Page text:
Papular rashes (1)
Acute urticaria affects 10% of the population at some time.
Adverse stimulus l mast cell degranulation l histamine release l localized vasodilatation and ‘rise’capillary permeability.
Usually idiopathic or triggered by recent viral infection. Other causes in-clude:
• Allergens (e.g. drugs, foods, inhalants, insect bites).
• Trauma (physical urticarias), e.g. dermographism due to light skin trauma (commonest), pressure, cold, heat, sunlight.
Chronic urticaria (defined as acute urticaria not resolving after 2mths) is idiopathic in >90%, but may be caused by:
· Chronic bacterial, fungal (e.g. oral Candida), or parasitic infection.
· Rarely, ingested food dyes.
• Rapidly developing erythematous eruption with raised central white wheals and occasionally local purpura.
• Any part of body can be affected and often itchy.
• Lesions last 4–24hr.
• May have associated fever and arthralgia (serum sickness).
Apart from good history investigation is usually not necessary. Skin prick testing is rarely helpful. If chronic, consider:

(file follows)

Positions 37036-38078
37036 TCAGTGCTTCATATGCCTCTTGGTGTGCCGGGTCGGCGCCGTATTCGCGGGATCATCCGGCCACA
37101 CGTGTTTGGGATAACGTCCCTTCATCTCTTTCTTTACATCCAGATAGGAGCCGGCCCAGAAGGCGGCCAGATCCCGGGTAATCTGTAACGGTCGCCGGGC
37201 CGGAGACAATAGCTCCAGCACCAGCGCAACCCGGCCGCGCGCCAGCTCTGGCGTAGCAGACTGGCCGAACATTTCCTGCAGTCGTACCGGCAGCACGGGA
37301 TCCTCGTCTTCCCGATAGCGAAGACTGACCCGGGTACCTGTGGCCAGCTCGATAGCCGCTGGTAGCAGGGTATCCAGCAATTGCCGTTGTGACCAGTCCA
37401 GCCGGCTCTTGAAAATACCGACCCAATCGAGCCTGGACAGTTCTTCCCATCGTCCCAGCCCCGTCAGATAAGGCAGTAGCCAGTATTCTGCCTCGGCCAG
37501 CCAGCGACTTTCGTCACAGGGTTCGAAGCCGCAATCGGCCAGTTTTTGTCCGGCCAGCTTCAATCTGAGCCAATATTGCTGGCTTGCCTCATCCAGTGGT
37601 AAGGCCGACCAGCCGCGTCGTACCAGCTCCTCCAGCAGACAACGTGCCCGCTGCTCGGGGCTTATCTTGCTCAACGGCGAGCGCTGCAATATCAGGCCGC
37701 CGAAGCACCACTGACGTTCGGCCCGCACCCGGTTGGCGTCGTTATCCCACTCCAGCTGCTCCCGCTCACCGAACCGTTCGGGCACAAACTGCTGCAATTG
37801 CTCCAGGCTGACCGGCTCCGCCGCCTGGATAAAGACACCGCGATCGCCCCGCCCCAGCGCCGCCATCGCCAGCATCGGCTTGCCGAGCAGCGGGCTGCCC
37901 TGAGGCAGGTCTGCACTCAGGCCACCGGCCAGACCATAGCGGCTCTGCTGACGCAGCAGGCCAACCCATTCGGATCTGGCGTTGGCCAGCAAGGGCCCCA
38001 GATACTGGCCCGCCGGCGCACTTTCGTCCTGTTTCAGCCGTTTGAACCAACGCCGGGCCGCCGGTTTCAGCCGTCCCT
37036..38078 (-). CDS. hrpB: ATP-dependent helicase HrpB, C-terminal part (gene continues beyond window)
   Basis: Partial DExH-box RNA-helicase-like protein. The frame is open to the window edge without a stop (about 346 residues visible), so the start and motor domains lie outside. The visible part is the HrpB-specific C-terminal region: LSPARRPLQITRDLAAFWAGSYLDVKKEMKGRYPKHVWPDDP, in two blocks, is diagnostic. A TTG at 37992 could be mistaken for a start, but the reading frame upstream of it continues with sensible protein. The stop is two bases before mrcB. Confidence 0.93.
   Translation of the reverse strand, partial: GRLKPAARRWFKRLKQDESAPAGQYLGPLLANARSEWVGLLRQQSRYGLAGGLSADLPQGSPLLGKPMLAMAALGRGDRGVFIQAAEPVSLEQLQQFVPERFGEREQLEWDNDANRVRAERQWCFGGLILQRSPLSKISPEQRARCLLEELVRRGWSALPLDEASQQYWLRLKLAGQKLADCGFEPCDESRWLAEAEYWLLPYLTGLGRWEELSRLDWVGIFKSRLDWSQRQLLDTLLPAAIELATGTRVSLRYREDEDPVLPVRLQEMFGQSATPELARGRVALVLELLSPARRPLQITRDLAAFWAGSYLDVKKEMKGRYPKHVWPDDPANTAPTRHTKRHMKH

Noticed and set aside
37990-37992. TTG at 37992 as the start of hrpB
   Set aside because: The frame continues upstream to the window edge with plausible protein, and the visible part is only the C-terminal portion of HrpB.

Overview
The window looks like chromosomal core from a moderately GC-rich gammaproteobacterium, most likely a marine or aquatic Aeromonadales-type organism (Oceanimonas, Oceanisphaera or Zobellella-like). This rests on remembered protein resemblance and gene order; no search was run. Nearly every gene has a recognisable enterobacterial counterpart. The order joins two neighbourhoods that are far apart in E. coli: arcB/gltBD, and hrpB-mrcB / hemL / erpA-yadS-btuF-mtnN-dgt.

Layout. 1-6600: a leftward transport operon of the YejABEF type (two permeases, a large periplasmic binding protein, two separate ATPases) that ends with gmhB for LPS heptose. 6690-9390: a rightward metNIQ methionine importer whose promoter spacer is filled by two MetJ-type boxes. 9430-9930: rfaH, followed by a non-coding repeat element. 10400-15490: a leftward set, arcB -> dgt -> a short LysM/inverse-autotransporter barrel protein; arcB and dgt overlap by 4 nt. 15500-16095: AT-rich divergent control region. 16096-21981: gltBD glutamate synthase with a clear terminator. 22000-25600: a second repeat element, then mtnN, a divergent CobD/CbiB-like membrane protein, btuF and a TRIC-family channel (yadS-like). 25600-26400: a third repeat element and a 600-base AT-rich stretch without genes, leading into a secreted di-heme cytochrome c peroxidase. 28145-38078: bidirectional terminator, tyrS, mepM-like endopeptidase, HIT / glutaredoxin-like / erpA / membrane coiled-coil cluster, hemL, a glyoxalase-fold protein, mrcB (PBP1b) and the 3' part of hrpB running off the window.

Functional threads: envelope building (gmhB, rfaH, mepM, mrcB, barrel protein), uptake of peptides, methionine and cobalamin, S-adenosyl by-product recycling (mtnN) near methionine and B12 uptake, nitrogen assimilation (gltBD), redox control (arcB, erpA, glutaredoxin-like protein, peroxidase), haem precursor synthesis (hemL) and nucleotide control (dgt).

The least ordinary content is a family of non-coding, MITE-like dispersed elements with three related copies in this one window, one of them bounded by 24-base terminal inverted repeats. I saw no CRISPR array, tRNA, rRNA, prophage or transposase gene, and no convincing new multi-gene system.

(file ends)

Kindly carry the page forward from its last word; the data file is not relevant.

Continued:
• throat swab (streptococcus);
• urine culture;
• exclude threadworms;
• food and symptom diary.
• Oral antihistamines.
• Oral prednisolone, short course if severe.
Avoid triggering factors, e.g. ingested food dyes and non-steroidal drugs.
Variant of urticaria with significant swelling of subcutaneous tissues, often involves lips, eyelids, genitalia, tongue, or larynx. If severe, may cause acute upper or lower respiratory tract obstruction and may be life-threatening.
As for urticaria. Hereditary angioedema is a rare AD condition caused by active C1-esterase inhibitor deficiency.
As for urticaria. If hereditary angioedema is suspected then measure serum C4 complement level initially.
• Give facial oxygen.
• IM 0.1mL/kg adrenaline 1:10 000.
• IM/IV hydrocortisone 12-hourly.
• Nebulized salbutamol.
In severe and recurring cases of hereditary angioedema, tranexamic acid or anabolic steroids (e.g. danazole boosts liver production of C1-esterase inhibitor) are effective, but the latter is rarely used in childhood due to its androgenic effects.
Common pox virus infection affecting infants and young children. Presentation
Pink umbilicated (central dimple) papules. Usually affects moist areas, but can occur anywhere. Exacerbated by active eczema or topical steroids.
None if uncomplicated as usually spontaneously resolves within a year. If problematic:
·Treat any associated eczema.
• Pinch forcep liquid nitrogen cryotherapy.
• Lesion curettage.
• Application of benzoyl peroxide 5% daily.